The new terminal will expand KCI’s passenger capacity from about 30,000 passengers a day to more than 50,000. It’s expected to officially open sometime in March. You’ll find more information on the new terminal at Kansas City International Airport, HERE.
JAY, Okla. – An Afton woman pleaded guilty to child neglect involving the beating of her daughter that left the girl’s eye swollen shut.
Tabetha Townsend, 26, and Chandler Blackwell, 26, were charged in Jan. 2020 in Delaware County District Court with child neglect for the beating of Townsend’s 21-month-old daughter.
A judge sentenced Townsend to 15 years in prison with the provision that part of her sentence could be suspended if she completes a substance abuse treatment program.
According to the arrest affidavit, the toddler’s head and face were swollen causing “her left ear to be downward placed and her left eye to be swollen shut.”
Officers also noted the child had bruising on her eye and right forehead, along with several small, faint, blue bruises on her foot, thighs and upper back.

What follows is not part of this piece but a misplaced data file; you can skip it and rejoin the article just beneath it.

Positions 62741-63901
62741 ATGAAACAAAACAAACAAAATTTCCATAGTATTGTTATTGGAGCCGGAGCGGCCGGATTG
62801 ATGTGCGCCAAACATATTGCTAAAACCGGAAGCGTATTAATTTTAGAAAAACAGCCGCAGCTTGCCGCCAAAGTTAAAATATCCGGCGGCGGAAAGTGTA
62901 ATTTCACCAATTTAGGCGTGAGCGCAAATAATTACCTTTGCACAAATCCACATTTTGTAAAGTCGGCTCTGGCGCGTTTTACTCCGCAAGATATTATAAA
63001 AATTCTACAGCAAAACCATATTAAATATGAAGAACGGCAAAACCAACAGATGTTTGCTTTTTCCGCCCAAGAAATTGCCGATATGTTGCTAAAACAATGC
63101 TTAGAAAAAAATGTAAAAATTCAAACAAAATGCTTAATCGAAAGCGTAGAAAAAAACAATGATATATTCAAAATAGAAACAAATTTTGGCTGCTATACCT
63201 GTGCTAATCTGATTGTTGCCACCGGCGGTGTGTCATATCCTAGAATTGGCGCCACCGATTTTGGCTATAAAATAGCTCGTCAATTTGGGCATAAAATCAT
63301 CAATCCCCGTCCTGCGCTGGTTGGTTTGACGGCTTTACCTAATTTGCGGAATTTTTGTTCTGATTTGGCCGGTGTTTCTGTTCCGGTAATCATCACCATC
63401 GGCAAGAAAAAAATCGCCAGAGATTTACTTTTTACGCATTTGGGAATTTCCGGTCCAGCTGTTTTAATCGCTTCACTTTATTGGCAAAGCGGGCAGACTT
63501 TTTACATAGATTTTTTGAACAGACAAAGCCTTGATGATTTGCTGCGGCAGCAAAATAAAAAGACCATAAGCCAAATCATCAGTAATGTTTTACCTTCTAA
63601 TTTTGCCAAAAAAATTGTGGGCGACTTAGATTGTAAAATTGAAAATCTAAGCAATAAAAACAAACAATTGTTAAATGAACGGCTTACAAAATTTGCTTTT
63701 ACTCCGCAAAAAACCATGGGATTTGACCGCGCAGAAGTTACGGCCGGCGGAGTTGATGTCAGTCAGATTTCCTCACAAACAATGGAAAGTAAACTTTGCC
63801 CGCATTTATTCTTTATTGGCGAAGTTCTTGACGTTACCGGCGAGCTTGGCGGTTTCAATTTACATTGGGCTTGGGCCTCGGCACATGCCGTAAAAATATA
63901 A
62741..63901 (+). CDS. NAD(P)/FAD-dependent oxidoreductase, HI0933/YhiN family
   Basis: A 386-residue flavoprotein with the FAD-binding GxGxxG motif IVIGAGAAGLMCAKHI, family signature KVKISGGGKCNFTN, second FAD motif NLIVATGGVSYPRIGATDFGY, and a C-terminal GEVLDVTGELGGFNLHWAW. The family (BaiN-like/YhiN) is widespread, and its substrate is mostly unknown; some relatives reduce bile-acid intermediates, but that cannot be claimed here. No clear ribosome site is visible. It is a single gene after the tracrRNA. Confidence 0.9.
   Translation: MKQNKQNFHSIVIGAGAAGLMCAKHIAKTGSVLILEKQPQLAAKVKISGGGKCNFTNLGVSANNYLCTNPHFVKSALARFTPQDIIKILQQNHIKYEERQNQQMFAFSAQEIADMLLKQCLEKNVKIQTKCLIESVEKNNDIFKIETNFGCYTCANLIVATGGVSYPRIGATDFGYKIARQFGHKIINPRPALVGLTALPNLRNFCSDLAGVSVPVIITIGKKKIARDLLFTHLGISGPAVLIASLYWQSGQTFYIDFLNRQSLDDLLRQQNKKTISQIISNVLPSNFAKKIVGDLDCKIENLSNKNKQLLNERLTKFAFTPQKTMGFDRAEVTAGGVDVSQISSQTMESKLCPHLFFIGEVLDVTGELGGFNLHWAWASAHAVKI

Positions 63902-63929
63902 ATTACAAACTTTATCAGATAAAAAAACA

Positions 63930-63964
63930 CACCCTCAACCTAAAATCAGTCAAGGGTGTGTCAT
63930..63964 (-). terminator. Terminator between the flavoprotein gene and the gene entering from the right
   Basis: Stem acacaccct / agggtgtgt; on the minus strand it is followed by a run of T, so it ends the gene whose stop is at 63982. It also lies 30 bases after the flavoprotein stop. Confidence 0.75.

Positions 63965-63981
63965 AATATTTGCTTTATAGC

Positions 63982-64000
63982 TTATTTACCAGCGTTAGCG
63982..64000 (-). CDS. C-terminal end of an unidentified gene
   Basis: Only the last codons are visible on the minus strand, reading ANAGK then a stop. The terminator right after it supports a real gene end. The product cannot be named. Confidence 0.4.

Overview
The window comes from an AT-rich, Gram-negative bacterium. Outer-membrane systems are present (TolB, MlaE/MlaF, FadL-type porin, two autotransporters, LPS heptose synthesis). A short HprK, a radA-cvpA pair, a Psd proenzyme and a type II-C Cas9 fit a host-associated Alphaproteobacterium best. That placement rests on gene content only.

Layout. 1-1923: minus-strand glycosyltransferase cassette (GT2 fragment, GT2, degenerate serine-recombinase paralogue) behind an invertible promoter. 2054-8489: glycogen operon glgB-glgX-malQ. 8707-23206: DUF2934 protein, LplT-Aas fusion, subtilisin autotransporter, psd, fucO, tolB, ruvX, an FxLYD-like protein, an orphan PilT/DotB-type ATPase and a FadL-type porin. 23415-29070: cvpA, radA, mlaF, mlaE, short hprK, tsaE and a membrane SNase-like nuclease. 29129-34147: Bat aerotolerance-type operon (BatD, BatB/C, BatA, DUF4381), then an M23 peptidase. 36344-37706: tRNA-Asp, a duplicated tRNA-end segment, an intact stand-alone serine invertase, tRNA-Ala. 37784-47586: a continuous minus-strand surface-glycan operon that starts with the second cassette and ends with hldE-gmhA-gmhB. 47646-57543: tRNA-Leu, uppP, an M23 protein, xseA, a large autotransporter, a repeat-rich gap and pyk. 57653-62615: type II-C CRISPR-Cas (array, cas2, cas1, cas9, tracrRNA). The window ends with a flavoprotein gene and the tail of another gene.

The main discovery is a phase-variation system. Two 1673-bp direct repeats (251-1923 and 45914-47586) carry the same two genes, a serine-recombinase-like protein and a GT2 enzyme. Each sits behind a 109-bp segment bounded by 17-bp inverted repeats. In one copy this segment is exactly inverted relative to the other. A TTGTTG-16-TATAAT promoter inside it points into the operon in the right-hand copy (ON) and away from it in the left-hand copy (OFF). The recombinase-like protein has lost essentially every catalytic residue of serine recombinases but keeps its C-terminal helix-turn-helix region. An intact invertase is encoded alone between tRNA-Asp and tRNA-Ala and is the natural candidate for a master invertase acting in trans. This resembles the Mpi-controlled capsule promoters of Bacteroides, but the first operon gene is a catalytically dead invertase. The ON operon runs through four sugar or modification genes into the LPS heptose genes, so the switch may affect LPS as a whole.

The child was admitted to St. Francis Hospital in Tulsa.
The judge also gave Blackwell a 15-year sentence, with similar provisions – that the balance of his sentence be suspended after he completes a residential treatment plan, obtain his GED, and completes parenting classes.
The Oklahoma Department of Corrections website shows Blackwell remains incarcerated.
KSN/KODE— It’s one of the most popular lists to date—The New York Times Best-Sellers list. It’s a weekly report ranking the most books sold the previous week. Thousands of locations and vendors report book sales to the New York Times.
A new year often brings with it a time of reflection and a sense of new beginnings. There’s something to be said about pursuing self-development literature as the new year begins. The first list published for 2023 reflects the sales for the week ending December 24, 2022.
The Top 5 are:
5. “Atlas of the Heart” by Brené Brown
This book has been on the list for 46 consecutive weeks.
In the book, Brown writes, “If we want to find the way back to ourselves and one another, we need language and the grounded confidence to both tell our stories and be stewards of the stories that we hear. This is the framework for meaningful connection.” She unpacks the complexities of 87 different emotions and behaviors that are triggered by human experiences to empower the reader to understand their feelings and express them for deep meaningful connections with others.